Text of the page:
Expansion joints are placed in concrete to prevent expansive cracks formed due to temperature change. Concrete undergoes expansion due to high temperature when in a confined boundary which leads to cracks. Expansion joints are provided in slabs, pavements, buildings, bridges, sidewalks, railway tracks, piping systems, ships, and other structures. This article emphases on need of expansion joint in concrete, characteristics of expansion joints, types of expansion joint,s and installation of expansion joints.
Concrete is not an elastic substance, and therefore it does not bend or stretch without failure. However, concrete moves during expansion and shrinkage, due to which the structural elements shift slightly. To prevent harmful effects due to concrete movement, several expansion joints are incorporated in concrete construction, including foundations, walls, roof expansion joints, and paving slabs. These joints need to be carefully designed, located and installed. If a slab is positioned continuously on surfaces exceeding one face, an expansion joint will be necessary to reduce stresses. Concrete sealer may be used for the filling of gaps produced by cracks.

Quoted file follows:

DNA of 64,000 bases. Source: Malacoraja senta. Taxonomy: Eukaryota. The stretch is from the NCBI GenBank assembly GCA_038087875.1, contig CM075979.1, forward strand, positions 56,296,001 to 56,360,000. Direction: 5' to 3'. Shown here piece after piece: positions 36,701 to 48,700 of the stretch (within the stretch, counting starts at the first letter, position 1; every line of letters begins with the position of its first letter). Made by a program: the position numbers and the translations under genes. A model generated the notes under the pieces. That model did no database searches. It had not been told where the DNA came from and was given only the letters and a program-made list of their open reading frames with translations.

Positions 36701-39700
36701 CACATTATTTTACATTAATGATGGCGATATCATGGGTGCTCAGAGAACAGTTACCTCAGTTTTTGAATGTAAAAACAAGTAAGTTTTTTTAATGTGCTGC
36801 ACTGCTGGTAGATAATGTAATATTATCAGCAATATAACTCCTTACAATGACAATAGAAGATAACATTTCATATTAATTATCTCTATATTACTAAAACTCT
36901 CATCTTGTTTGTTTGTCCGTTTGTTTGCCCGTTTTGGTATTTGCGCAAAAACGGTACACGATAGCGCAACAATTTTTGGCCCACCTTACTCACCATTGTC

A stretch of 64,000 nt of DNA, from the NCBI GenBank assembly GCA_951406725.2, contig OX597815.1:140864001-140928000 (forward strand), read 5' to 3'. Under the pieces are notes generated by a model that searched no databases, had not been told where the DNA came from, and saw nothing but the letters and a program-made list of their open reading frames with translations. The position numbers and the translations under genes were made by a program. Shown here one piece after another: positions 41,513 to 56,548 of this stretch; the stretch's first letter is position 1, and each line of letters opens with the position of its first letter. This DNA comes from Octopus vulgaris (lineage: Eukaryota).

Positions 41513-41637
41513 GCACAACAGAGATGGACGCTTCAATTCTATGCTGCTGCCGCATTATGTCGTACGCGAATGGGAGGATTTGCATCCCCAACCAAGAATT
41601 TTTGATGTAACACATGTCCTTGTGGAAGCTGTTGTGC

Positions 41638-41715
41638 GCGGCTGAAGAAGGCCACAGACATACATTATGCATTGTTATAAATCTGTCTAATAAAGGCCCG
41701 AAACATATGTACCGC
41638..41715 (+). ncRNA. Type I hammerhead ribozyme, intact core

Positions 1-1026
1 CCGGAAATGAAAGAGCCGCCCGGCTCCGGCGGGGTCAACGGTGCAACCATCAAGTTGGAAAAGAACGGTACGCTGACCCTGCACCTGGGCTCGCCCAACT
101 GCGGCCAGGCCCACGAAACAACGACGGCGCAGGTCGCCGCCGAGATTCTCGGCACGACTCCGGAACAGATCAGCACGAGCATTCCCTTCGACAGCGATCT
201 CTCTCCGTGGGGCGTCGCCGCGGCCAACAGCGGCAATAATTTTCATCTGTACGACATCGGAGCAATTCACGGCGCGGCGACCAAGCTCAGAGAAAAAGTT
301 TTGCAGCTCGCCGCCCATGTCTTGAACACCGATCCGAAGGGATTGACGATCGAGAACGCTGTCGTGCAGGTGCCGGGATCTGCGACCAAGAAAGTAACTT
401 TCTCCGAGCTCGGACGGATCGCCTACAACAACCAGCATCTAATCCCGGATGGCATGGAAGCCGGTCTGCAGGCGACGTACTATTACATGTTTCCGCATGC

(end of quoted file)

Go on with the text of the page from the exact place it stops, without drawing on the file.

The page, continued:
Based on the location of the joint, expansion joints are divided into the following types,
Bridge expansion joints are designed to allow for continuous traffic between structures while accommodating movement, shrinkage, and temperature variations on reinforced and prestressed concrete, composite, and steel structures.
Clay bricks expand as they absorb heat and moisture. This places compression stress on the bricks and mortar, encouraging bulging or flaking. A joint replacing mortar with elastomeric sealant will absorb the compressive forces without damage.
Usually, expansion joints are not provided in the railway’s tracks, but if the track is laid on a bridge having an expansion joint, providing an expansion joint in the track becomes mandatory to mitigate the expansion in the base concrete structure.
Pipe expansion joints are necessary for systems that convey high-temperature substances such as steam or exhaust gases, or to absorb movement and vibration. Based on the type of material used in the making of joint, expansion joints are further classified into following types,
The depth of an expansion joint is usually one-fourth of the slab thickness, or more if necessary. The expansion joint gap depends on the type of slab, like floating slab floor, vehicle pavement, sidewalk, or monolithic slab foundation. It is also influenced by the slab dimensions, type of concrete, and the reinforcing materials being used. Cracks in concrete may occur at the expansion joints due to improper concrete mix or curing. These conditions cause shrinkage between the expansion joints and cracks can be formed.
When the site is prepared for the concrete pouring and the provisioning of the expansion joints in slabs are made prior to the placing of concrete. An individual expansion joint is created by the insertion of a flexible material that runs along the joint length.
Once the concrete is set, suitable tools are used for making grooves in the poured concrete for placing the joint materials.